BALTMORE, Md., Oct. 28 (UPI) -- Parents and caregivers of children with a drug-resistant methicillin-resistant Staphylococcus aureus say they need better information, U.S. researchers say.
Dr. Aaron Milstone of the Johns Hopkins Children Center in Baltimore says the findings underscore the need for healthcare staff to do a better job in educating parents of children with MRSA.
The researchers conducted bedside interviews with 100 parents and others caring for children hospitalized with new or established MRSA. Some of the children were symptom-free carriers hospitalized for other reasons, while others had active MRSA infections.
Nearly one-fifth of those surveyed had never heard of MRSA. This common antibiotic-resistant bacterium causes skin and soft-tissue infections in healthy people, but can lead to invasive, sometimes fatal, infections in seriously sick patients and in those with weak immune systems, Milstone says.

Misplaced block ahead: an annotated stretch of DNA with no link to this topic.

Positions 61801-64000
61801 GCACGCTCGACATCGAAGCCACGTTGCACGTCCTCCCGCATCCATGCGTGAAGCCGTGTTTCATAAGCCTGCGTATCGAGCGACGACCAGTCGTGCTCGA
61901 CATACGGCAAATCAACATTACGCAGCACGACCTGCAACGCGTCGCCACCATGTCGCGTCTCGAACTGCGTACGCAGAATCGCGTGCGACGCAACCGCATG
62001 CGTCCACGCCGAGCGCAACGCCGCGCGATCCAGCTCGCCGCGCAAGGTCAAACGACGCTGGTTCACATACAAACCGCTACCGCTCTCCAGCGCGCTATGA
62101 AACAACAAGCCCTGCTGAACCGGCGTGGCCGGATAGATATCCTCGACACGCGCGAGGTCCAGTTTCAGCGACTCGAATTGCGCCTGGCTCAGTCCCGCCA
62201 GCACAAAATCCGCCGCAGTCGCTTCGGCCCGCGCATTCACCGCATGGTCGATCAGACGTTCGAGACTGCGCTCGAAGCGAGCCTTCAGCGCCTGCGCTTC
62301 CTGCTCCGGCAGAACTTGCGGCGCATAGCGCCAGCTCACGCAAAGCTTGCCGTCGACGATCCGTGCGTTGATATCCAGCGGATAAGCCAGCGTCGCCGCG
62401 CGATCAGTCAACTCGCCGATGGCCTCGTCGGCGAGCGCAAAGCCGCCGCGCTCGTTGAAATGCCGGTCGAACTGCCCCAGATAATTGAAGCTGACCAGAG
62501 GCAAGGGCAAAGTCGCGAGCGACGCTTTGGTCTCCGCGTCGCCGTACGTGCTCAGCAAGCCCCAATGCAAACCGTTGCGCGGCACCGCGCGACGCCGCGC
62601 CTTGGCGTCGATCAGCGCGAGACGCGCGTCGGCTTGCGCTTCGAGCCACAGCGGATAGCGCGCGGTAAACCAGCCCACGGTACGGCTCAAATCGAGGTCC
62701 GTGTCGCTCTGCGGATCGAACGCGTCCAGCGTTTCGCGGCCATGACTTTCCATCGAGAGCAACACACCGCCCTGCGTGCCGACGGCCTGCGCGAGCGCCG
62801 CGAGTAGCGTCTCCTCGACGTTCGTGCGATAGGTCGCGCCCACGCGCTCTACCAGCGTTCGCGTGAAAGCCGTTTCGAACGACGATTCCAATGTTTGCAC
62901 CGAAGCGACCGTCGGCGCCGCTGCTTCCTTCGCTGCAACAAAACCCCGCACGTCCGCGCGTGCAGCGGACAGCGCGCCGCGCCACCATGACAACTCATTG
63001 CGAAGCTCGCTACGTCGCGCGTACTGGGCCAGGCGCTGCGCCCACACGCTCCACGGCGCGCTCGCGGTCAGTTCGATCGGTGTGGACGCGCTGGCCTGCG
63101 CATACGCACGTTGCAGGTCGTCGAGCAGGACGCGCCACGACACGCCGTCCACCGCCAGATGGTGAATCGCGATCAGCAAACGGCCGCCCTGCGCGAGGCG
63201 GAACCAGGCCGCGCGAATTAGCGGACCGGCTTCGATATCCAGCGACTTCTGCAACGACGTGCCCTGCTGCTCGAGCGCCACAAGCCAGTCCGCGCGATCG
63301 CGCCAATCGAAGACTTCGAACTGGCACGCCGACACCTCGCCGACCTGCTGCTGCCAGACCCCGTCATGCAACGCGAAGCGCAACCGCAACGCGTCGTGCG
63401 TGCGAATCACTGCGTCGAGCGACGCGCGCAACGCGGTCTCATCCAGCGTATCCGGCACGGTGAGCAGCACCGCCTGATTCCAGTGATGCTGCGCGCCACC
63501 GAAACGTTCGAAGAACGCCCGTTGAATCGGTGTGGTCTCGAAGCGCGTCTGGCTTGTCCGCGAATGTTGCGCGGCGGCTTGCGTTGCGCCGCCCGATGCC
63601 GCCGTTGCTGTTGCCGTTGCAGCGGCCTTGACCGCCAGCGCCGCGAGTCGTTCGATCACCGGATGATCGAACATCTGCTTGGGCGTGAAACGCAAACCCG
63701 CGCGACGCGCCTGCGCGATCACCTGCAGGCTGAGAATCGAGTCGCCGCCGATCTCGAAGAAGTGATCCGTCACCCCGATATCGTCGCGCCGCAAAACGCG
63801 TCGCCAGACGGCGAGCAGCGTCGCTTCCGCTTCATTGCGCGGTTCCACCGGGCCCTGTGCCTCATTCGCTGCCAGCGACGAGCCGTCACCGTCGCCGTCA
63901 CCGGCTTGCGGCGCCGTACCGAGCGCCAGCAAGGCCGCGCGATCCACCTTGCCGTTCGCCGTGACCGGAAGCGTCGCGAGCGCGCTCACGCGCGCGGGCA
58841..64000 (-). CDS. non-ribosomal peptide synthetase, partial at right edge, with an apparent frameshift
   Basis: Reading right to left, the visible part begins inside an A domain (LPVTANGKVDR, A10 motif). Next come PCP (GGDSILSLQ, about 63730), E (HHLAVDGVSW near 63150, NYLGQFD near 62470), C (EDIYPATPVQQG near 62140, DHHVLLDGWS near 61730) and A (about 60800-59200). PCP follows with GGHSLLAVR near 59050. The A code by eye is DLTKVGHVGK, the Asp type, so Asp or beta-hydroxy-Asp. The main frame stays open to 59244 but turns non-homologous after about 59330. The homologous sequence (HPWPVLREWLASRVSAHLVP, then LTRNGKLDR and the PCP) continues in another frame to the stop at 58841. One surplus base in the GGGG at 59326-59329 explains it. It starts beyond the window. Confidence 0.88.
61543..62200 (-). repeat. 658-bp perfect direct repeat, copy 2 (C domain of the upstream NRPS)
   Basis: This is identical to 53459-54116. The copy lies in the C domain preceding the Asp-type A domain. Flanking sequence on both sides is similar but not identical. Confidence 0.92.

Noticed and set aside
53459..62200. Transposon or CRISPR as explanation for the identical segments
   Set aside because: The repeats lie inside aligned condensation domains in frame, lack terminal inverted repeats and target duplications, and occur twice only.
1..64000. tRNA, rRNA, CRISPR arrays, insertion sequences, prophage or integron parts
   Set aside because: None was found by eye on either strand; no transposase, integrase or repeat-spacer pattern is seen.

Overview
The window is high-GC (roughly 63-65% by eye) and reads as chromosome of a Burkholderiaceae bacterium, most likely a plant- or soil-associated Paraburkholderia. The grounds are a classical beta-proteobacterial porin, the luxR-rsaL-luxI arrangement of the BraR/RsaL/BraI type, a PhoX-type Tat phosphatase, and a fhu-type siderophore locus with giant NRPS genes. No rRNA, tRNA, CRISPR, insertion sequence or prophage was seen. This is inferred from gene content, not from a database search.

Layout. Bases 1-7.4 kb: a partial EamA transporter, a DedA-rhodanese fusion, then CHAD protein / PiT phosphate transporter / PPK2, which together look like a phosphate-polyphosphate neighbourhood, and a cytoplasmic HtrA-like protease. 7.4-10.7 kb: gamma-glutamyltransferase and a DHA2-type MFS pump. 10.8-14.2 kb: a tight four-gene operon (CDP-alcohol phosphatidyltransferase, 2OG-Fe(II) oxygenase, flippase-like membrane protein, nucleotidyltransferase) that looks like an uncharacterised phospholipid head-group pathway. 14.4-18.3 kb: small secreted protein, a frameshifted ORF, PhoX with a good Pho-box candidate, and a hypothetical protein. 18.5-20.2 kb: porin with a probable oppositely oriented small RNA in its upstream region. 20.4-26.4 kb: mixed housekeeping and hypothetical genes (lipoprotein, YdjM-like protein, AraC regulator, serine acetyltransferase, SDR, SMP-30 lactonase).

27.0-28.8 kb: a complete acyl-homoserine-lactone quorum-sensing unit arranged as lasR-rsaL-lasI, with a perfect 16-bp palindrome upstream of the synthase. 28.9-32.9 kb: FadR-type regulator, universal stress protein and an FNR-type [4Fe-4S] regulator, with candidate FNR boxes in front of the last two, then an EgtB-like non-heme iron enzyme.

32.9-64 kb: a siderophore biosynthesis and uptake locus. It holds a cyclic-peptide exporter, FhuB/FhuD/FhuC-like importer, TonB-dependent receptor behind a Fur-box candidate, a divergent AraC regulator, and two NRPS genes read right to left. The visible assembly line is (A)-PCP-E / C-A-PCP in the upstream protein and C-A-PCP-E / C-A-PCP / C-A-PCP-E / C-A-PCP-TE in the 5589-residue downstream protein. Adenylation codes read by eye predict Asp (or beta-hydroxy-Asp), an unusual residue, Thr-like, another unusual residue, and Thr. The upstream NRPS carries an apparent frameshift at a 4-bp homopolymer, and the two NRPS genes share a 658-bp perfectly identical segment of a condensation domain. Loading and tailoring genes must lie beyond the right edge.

In the study, 29 of the 100 caregivers said they didn't know that their child had MRSA, but only nine of these cases involved newly identified cases, meaning that 20 children had been diagnosed with MRSA during past hospitalizations, yet parents and guardians were unaware.
"What these results really tell us is not how little parents know about drug-resistant infections, but how much more we, the healthcare providers, should be doing to help them understand it," Milstone, a senior investigator, says in a statement.
The findings are published online in The Journal of Pediatrics.